“If health workers in the facility are scared of getting infected and are reluctant to interact with people in quarantine, it furthers the feeling of disconnect for those that are there.”

Mbele concludes: “It’s an incredibly distressing experience of people shutting you out or people ostracising you — it leaves a scar on the person’s psychology forever.”

Back in her quarantine room, Smith was exhausted. She sent her parents one last text saying she was turning off her phone. Then she went to sleep, unsure what the next weeks would hold.

‘I talked him off committing suicide three times during that period’

A lack of information at a quarantine facility during an outbreak can be an immense source of stress and also make people less likely to comply with rules, according to a 2004 study published in the journal Biosecurity and Bioterrorism: Biodefense Strategy, Practice and Science.

The study was conducted during Toronto’s 2003 Severe Acute Respiratory Syndrome outbreak, and found that a lack of consistency in how quarantine was implemented created considerable confusion among those placed in isolation.

This is also something seen locally, Chaps’ CEO Jacqueline Pienaar, says.

“If you want to build a holistic quarantine site first and foremost you need to provide routine information or access to information from a credible source. We shouldn’t be relying on people to educate themselves, especially in a quarantine facility.”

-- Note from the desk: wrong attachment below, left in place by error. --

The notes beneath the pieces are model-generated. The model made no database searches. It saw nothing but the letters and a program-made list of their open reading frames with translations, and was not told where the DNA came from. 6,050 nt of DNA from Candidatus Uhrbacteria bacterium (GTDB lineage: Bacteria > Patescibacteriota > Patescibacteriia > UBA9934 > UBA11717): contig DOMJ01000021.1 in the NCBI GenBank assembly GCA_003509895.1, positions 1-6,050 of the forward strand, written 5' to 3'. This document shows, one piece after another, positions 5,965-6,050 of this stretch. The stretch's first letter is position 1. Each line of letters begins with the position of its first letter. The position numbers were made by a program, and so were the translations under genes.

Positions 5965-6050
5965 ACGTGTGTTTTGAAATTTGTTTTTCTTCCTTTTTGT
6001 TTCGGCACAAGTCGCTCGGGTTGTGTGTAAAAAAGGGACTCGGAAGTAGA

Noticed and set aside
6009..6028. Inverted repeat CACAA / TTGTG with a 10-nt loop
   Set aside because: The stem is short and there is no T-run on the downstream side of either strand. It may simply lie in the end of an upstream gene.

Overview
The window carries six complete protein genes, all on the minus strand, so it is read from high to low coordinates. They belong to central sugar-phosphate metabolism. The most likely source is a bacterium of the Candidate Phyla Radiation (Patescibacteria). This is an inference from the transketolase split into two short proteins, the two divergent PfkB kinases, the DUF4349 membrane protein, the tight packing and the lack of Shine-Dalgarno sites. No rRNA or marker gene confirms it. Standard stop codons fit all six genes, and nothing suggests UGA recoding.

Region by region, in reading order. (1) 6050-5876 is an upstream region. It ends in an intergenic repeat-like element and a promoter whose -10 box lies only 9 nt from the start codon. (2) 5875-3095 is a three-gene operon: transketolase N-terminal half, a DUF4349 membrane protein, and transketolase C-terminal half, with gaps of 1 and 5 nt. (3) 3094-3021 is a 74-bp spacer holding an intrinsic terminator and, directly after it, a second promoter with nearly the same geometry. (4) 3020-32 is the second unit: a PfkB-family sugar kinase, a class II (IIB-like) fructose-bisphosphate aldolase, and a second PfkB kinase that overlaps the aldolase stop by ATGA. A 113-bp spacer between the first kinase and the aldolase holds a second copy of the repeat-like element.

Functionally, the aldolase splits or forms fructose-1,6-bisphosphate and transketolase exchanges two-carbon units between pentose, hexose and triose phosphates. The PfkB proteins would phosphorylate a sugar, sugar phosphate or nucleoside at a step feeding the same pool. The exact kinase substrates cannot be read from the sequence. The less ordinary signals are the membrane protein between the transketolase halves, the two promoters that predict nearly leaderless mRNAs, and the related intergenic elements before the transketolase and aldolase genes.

This includes providing basic information about what quarantine entails, how long people are required to stay, the facility’s rules and the procedure to follow for when someone’s stay at such a site has come to an end.

Pienaar explains: “This could be done with pamphlets in rooms upon arrival, educational videos for younger children, in-person discussions or information sessions with on-site staff.”

READ MORE: COVID-19 has changed the way South Africa’s only toll-free mental health helpline works. Here’s why it matters

But repatriates in quarantine’s most common need, by far, is counselling, says Pienaar.

Quarantine facilities are, however, not required to have on-site counsellors. Although national quarantine guidelines stipulate that sites housing more than 20 people should have a nurse present for at least eight hours a day, there is no requirement for mental health practitioners — such as psychologists and psychiatrists — to be stationed at facilities.

But the national health department’s spokesperson, Popo Maja, says “counselling is available to anyone in quarantine or isolation on request or by referral”.

Maja says depending on “the severity of the condition, the person [in need of counselling] may be transferred to a relevant hospital or visited by a mental health practitioner or consulted telephonically”.

“In cases of severe depression or suicidal behaviour, people should be referred to specialised mental health services.”

Access to these services are, however, not always available on the ground, Pienaar says.  “During the time Chaps ran the Telkom facility, it was particularly challenging, at least during the early stages of running the facility, to get counsellors on-site because people were afraid of getting infected with the new coronavirus.”   

READ MORE: The coronavirus outbreak & mental health: What you need to know

Madeleine Hicklin, who serves on the portfolio committee for public works and infrastructure, has personal experience of how difficult it is to access mental health services while in quarantine. She’s a parliamentarian who helped to start a WhatsApp group “home away from home” that provides repatriates stuck in overseas cities with information and then keeps in touch with them once they’re back home and in quarantine.